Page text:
The Russian Ministry of Finance ruble-denominated OFZ treasury bills market continued to grow in 2019, with the total volume of the T-bills outstanding rising from RUB1,790bn ($28.3bn) in January 2019 to RUB2,850bn as of the end of December, according to Ministry of Finance data.
The RUB1,060bn of new bills the ministry issued in 2019 were heavily bought by foreign investors, which saw their share of outstanding bills rise to 31.9% of the total outstanding bonds, as of the end of December, but still short of the all-time high of 34.5% set in April 2018.
The marked sell-off in OFZ by foreigners in the first half of 2018, which took their share down to a low of 24.4% in January 2019, has reversed, but the pace of growth has not been quite as fast as in the previous rally that ran between the start of 2015 and the summer of 2018.
The Ministry of Finance will continue issuing bonds at the same pace this year and the budget allows for up to circa RUB1,500bn worth of OFZ to be issued.
The domestic bond market got off to a good start in January 2020 with foreigners buying over $1bn of Russian securities. At the same time, domestic investors are actively buying, including a mystery buyer of RUB58bn ($932mn) worth of ruble-denominated sovereign debt in the third week of January. According to the Ministry of Finance, this was one of the largest fulfilled bids in history, with the purchaser buying nearly the entire issuance of OFZs maturing in November 2025 at the weekly auction.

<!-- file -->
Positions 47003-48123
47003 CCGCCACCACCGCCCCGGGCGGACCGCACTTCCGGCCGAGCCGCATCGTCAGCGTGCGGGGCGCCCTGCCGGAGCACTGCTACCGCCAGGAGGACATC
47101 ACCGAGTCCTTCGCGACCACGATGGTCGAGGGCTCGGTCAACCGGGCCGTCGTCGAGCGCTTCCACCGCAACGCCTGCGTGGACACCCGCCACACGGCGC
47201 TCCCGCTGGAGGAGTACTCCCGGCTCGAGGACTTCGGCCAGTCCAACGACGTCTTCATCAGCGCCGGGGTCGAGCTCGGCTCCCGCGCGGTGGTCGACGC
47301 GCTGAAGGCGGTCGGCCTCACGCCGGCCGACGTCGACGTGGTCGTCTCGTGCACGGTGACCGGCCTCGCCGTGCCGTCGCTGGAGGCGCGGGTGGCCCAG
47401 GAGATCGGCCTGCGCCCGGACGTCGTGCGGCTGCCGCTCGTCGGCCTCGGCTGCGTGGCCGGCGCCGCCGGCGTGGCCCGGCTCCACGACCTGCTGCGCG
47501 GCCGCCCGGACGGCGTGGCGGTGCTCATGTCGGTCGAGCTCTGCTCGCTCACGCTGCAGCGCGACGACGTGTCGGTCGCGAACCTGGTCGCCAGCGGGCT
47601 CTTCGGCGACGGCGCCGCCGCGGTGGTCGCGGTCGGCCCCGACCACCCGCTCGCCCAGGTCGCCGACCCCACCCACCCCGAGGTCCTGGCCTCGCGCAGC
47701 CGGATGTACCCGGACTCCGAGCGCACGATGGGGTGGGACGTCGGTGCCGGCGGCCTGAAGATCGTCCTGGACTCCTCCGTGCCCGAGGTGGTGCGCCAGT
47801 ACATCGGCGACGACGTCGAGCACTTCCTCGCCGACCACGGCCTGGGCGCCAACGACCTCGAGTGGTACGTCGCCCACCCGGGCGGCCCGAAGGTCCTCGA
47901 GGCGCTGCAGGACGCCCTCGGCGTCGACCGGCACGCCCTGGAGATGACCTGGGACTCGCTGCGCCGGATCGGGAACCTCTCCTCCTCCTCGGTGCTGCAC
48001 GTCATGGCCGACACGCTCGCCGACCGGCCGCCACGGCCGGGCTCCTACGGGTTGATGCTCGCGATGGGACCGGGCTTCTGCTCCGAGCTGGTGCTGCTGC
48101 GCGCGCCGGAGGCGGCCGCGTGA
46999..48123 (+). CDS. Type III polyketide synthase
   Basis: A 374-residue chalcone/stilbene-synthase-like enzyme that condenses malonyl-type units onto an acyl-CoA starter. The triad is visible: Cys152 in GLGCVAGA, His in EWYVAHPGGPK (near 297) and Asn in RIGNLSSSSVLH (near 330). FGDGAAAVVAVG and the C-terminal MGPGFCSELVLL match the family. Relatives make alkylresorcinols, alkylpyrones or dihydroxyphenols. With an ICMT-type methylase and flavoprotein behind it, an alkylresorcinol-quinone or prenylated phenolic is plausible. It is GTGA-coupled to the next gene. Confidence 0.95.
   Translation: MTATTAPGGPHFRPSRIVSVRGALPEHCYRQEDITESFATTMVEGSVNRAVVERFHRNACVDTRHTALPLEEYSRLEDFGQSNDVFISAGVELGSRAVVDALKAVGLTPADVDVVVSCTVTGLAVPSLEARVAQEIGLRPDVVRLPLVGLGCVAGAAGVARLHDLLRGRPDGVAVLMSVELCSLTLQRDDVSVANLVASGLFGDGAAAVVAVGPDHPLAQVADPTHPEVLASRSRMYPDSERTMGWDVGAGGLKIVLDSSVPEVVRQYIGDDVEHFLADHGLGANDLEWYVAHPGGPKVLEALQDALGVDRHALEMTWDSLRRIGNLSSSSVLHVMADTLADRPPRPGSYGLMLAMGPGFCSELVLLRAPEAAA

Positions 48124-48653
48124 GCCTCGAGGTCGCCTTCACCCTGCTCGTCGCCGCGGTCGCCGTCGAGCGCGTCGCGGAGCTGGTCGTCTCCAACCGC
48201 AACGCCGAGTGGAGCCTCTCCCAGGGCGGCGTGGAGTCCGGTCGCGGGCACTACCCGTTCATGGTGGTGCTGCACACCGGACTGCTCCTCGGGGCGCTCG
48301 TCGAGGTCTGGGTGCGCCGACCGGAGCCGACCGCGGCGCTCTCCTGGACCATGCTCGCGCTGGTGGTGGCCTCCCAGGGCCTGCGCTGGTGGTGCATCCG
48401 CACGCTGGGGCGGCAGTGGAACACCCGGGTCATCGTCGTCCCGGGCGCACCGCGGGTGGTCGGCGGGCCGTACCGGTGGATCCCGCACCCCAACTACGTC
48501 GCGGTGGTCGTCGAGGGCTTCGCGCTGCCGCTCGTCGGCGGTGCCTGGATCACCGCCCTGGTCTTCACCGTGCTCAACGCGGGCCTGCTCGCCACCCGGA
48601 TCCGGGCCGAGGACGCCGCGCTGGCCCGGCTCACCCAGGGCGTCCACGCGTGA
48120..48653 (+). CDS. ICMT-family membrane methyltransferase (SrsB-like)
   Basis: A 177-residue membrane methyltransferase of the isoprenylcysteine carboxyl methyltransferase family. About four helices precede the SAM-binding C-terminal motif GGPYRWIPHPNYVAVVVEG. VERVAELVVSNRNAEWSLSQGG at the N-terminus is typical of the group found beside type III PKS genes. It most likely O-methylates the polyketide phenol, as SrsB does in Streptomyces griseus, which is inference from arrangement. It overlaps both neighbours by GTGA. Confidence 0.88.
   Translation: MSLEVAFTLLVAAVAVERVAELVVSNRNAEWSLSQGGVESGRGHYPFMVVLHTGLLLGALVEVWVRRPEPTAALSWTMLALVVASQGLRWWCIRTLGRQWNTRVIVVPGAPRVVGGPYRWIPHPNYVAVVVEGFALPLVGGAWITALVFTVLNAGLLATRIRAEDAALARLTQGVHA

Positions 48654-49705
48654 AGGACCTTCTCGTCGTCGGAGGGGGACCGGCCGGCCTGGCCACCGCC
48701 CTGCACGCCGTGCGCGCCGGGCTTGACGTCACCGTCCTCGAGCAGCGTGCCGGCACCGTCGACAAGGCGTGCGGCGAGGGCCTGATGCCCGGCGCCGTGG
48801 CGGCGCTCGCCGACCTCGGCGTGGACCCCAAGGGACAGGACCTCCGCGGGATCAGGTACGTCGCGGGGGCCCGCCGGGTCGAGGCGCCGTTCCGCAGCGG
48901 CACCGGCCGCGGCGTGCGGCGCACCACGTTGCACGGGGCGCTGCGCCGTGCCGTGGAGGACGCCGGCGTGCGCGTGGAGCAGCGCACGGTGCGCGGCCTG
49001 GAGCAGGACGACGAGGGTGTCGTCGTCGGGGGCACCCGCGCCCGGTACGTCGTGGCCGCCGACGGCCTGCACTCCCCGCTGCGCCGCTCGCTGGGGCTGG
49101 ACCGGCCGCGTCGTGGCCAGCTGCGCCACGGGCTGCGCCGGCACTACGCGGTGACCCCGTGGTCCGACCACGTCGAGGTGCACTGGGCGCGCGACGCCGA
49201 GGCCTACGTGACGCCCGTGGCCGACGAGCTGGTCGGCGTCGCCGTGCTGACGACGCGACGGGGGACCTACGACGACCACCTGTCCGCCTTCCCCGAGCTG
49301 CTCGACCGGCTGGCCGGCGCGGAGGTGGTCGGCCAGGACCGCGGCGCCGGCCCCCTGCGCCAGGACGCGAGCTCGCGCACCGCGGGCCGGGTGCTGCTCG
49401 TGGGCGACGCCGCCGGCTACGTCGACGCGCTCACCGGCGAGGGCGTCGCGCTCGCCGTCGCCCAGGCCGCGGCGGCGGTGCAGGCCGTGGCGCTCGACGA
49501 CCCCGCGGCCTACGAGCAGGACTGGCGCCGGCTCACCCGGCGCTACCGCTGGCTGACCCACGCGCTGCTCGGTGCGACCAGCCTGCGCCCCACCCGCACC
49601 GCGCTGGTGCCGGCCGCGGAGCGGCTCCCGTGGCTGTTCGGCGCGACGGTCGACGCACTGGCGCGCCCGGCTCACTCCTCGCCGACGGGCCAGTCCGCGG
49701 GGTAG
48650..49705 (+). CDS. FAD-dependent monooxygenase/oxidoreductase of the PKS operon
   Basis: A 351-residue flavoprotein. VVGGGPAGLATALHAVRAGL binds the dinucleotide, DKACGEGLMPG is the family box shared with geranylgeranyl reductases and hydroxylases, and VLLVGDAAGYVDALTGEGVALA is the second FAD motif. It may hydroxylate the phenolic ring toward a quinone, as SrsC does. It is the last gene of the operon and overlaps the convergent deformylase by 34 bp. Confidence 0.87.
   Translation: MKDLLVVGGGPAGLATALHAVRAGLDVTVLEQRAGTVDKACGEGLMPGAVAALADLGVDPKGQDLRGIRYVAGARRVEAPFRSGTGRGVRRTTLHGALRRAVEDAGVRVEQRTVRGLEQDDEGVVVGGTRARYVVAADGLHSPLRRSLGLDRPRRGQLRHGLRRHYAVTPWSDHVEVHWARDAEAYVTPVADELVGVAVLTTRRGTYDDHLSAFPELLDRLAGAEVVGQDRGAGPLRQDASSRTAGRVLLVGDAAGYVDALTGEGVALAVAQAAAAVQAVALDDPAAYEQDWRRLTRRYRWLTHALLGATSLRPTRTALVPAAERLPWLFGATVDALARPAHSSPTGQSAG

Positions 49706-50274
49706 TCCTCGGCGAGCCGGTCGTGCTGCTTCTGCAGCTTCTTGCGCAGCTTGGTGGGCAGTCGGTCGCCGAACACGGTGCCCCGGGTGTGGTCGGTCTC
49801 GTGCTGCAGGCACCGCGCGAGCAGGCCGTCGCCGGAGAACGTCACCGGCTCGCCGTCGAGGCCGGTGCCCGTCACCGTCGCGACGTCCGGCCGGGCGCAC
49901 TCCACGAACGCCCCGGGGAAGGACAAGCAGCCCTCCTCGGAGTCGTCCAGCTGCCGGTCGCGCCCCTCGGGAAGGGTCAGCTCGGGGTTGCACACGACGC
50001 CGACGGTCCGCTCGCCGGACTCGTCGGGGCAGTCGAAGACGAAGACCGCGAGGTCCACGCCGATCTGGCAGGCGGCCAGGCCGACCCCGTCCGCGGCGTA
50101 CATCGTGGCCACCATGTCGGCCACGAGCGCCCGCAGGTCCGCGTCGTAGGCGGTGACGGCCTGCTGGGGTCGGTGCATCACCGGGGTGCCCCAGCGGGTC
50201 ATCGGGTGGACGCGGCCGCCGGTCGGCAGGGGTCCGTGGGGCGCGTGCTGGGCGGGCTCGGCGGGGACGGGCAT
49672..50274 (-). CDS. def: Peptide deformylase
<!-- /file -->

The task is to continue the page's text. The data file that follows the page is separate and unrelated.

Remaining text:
“Onlookers are debating who the mystery buyer is. Consensus says it’s a domestic financial institution — otherwise the ruble-dollar rate would’ve moved, yet it barely reacted,” BMB said in a note.
However, as January came to an end the markets went into “risk off” mode on fears of the spread of the Wuhan avian flu that led to a general sell-off and profit taking.
“Russia’s OFZ market also went through a volatile patch due to global market jitters, in particular because of coronavirus concerns. Compared with last Friday, yields are up by 1bp to 6bp," Rosbank said in a note on January 30.
“We observe further steeping of the yield curve since the beginning of the year. The 10Y-2Y spread is at 68bp and the 10Y-5Y spread is at 37bp now. It seems that many market participants are comfortable to add bonds at the front part of the curve – but while selling the back end. The ‘Russia reflation’ trade based on the recently announced boost in government spending seems to drive the move,” Rosbank added.
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